Colleagues fondly remember late housing director

Like a flyer hanging on his office door that reads, in part, “It’s not how well we perform individually, but how well we perform together,” colleagues say John A. “Jack” Niven’s team-oriented administrative approach made

Like a flyer hanging on his office door that reads, in part, “It’s not how well we perform individually, but how well we perform together,” colleagues say John A. “Jack” Niven’s team-oriented administrative approach made Mr. Niven, Temple’s housing director since 2002, an effective force in managing one of the university’s most far-reaching offices during a time of increased expansion, contention and success.

“I dare you to go anywhere on this campus – to any department, to any corner of this university – and find an area that wasn’t really impacted from his leadership and his involvement,” Associate Dean of Students Kathryn D’Angelo said of Mr. Niven, 57, who died unexpectedly Monday, Dec. 5, at his home.

Mr. Niven came to Temple after a 29-year tenure at Boston’s Northeastern University – his alma mater – where he worked for the Residential Living department. A Boston native, Mr. Niven brought a thick New England accent and a penchant for sports to Temple, where he managed a staff of approximately 100 full-time employees.

“He had so many employees, but he got to know each and every one us individually,” said Jennifer Herbold, an associate director for University Housing and residential life. “He really cared about our lives.”

For nearly four years, Mr. Niven directed the placement of thousands of students into six Main Campus residence halls, dormitories at Temple’s Ambler and Tyler campuses, university-sponsored off-campus housing and graduate residences. He also helped the university this semester absorb students displaced by Hurricane Katrina.

Mr. Niven was responsible for continuing to transform residence halls into at-home learning environments by supporting living/learning communities, where students choose to live with peers who are interested in similar subjects or lifestyles. Mr. Niven also was an integral part in converting a lounge in the 1300 residence hall into a classroom, which opened earlier this semester. It was the first of its kind at Temple.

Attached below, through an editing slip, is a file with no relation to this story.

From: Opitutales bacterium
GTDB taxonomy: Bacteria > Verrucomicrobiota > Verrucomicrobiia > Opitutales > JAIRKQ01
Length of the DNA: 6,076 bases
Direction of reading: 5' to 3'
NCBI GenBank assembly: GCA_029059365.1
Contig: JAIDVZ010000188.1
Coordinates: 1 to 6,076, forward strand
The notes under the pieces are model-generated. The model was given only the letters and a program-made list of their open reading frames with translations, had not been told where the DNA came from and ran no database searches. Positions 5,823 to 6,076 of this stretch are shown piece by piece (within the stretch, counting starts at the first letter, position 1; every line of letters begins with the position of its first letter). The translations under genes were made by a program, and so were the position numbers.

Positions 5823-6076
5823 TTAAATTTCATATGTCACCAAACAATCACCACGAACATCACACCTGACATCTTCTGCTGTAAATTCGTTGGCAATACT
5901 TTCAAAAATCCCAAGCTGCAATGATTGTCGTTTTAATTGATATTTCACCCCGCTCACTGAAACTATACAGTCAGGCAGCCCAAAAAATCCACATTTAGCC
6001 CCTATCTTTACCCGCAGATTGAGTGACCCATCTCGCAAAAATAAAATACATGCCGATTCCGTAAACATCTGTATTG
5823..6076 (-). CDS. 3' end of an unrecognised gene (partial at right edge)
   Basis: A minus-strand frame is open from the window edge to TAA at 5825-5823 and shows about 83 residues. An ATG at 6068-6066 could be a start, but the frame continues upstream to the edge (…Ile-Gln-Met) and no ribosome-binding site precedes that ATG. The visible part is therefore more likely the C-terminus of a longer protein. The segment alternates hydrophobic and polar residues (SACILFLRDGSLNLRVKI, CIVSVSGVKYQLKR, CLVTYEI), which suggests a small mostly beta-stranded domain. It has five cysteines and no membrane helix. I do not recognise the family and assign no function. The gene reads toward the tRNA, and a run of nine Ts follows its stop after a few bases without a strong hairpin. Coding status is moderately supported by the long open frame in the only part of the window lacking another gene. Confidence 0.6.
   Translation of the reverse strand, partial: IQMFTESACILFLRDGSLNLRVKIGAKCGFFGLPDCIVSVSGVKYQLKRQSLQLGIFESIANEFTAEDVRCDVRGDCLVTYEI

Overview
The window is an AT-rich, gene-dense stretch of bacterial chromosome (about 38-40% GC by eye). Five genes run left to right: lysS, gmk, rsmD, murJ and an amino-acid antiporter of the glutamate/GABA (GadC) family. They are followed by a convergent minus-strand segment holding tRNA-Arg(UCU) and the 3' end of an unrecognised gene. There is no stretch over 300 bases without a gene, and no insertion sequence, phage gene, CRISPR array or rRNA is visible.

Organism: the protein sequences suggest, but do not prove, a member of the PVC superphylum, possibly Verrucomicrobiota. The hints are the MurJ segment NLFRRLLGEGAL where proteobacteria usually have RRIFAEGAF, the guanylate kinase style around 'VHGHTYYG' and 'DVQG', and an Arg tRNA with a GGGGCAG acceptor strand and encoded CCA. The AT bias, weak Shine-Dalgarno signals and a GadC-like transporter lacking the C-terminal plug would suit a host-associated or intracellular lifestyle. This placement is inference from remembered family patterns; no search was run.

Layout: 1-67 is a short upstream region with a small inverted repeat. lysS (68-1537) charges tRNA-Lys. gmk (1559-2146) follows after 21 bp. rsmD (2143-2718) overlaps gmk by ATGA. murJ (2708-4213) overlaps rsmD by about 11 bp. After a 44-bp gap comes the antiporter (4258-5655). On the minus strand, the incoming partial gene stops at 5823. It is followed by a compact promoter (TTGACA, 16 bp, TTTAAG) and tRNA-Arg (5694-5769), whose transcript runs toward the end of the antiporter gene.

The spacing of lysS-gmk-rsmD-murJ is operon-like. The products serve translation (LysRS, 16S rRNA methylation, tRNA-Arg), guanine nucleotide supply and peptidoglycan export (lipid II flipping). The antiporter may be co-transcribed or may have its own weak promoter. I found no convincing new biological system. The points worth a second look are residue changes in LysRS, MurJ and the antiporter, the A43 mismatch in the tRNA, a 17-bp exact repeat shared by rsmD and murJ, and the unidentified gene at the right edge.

“Creating a living situation for students where they can be successful, that was really his modus operandi,” Patrick Day, associate vice president of Student Affairs, said of Mr. Niven.

After President David Adamany made a controversial move in fall 2004 to limit on-campus housing to underclassmen, an announcement that was met with student protests, Lisa Prestileo, off-campus housing coordinator and director of summer programs, said Mr. Niven swiftly began pushing for additional resources for students who needed housing alternatives.

A Web site upgrade, off-campus living fairs, a strict application process for landlords and property managers, and regular site inspections were just a few of the adjustments the housing office made to react to the policy shift, Prestileo said.

After contacting Mr. Niven’s colleagues about his death, Theresa Powell, vice president of Student Affairs, highlighted Mr. Niven’s involvement both inside and outside of the housing office to students and staff via e-mail on Tuesday.

Powell said Thursday the university is working on plans to organize support groups over the next few days and said a memorial service has been planned, though a date has not yet been finalized.

“In addition to his leadership of University Housing, Jack contributed to Temple and the Division of Student Affairs in many ways. Most recently, he served on the committee that planned the Student Leadership Challenge, a comprehensive program meant to nurture responsible student leaders at Temple,” Powell wrote in the e-mail. “Jack also took an active role in the implementation of the Student Leadership Challenge, directing a workshop for students through the Exploring Leadership Series.”

Said Day, who worked with Mr. Niven during the past year: “Jack was the kind of person who had an attitude, persona and demeanor we should all try to have. Jack was on another level. I know that sounds kind of hokey, but he was. The place will not be the same without him.”

Mr. Niven held a bachelor’s degree in education and a master’s degree in public administration from Northeastern University. He was a varsity boys’ basketball coach at Chelsea High School, in Chelsea, Mass., for nearly 30 years.

In addition to his wife, Cynthia (Rhoades) Niven, Mr. Niven leaves one daughter, Tessa Niven, of Reading, Pa.; one step-son, Chad Maguire, and his wife Kathryn, of South Boston; one brother, Neil Niven, of Tewksbury, Mass.; two sisters, Catherine Witkos, of Cambridge, Mass. and Margaret Woolfrey, of Woburn, Mass. Mr. Niven was the son of the late Neil and Anne (Costello) Niven.

A funeral will be held at the Bisbee-Porcella Funeral Home, 549 Lincoln Ave., Saugus, Mass., on Monday, Dec.12, at 8 a.m. The service will be followed by a funeral mass in St. Mary of the Annunciation Church, Herbert Street, Melrose, Mass., at 9 a.m.

Donations in Mr. Niven’s memory may be made to the Coach Niven Scholarship Fund, Chelsea High School, c/o Athletic Department, 299 Everett Ave., Chelsea, MA 02150.

Brandon Lausch can be reached at

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